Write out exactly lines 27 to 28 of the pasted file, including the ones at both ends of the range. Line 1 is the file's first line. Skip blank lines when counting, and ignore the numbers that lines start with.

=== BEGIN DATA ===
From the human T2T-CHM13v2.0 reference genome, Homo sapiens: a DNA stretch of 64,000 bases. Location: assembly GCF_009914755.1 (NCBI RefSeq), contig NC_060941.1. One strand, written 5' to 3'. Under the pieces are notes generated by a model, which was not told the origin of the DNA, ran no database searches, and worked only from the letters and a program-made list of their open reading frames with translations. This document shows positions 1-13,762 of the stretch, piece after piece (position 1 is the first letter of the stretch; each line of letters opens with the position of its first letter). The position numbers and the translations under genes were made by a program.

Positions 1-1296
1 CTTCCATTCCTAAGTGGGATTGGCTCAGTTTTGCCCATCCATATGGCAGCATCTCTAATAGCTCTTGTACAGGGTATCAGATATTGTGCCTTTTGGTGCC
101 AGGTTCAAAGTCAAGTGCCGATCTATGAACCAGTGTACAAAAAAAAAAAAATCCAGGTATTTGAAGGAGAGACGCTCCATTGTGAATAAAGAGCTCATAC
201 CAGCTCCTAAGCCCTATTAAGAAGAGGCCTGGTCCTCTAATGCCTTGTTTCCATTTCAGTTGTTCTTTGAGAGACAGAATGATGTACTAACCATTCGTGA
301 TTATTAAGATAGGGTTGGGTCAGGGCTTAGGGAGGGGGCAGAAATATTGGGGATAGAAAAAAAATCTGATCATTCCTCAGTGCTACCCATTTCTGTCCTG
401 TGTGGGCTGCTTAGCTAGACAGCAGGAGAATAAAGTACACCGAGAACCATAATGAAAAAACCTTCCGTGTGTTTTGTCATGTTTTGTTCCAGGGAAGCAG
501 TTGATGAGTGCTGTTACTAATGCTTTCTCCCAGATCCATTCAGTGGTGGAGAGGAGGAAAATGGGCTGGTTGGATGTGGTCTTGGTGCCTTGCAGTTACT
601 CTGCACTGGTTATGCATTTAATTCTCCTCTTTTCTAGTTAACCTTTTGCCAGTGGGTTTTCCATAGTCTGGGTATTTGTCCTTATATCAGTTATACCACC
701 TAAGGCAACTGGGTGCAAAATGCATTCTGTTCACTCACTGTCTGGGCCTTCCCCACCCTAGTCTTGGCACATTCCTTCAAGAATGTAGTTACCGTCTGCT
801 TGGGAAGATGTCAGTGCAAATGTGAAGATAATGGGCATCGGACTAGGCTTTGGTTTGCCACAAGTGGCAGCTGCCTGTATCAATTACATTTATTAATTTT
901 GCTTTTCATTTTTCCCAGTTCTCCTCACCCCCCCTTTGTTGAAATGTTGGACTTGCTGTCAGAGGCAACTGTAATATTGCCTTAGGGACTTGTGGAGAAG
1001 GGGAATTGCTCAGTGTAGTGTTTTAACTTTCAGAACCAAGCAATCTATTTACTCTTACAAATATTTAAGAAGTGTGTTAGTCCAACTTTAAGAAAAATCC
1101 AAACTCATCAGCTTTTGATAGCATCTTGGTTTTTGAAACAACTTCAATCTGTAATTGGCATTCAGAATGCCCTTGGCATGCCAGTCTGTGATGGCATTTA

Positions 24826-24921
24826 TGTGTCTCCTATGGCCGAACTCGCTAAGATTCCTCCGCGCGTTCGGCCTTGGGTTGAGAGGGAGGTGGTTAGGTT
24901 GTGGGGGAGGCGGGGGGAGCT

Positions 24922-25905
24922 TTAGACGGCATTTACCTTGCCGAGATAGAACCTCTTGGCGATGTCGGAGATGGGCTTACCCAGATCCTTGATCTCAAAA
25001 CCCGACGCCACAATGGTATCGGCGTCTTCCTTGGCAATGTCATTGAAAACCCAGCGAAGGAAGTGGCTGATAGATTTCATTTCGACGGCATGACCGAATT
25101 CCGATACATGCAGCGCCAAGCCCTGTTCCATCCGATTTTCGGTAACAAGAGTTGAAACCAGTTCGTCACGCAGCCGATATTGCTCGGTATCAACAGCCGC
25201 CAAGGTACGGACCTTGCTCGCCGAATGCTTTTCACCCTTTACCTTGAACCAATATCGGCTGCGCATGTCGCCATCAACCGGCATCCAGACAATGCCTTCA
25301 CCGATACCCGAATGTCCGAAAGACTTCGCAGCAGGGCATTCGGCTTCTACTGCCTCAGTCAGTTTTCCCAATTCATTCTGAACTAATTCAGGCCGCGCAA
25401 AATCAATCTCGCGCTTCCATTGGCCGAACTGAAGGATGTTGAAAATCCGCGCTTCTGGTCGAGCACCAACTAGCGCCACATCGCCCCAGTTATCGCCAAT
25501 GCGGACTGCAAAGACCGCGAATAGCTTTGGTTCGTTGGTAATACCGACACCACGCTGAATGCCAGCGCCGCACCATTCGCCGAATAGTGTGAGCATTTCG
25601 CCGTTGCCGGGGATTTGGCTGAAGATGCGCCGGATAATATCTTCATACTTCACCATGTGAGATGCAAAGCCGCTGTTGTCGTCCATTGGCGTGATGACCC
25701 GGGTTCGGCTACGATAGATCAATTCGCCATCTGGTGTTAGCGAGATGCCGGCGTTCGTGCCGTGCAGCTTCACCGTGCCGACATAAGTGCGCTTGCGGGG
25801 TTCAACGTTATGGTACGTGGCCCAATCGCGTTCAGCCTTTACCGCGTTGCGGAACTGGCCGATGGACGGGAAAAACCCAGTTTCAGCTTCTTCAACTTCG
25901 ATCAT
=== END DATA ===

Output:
25701 GGGTTCGGCTACGATAGATCAATTCGCCATCTGGTGTTAGCGAGATGCCGGCGTTCGTGCCGTGCAGCTTCACCGTGCCGACATAAGTGCGCTTGCGGGG
25801 TTCAACGTTATGGTACGTGGCCCAATCGCGTTCAGCCTTTACCGCGTTGCGGAACTGGCCGATGGACGGGAAAAACCCAGTTTCAGCTTCTTCAACTTCG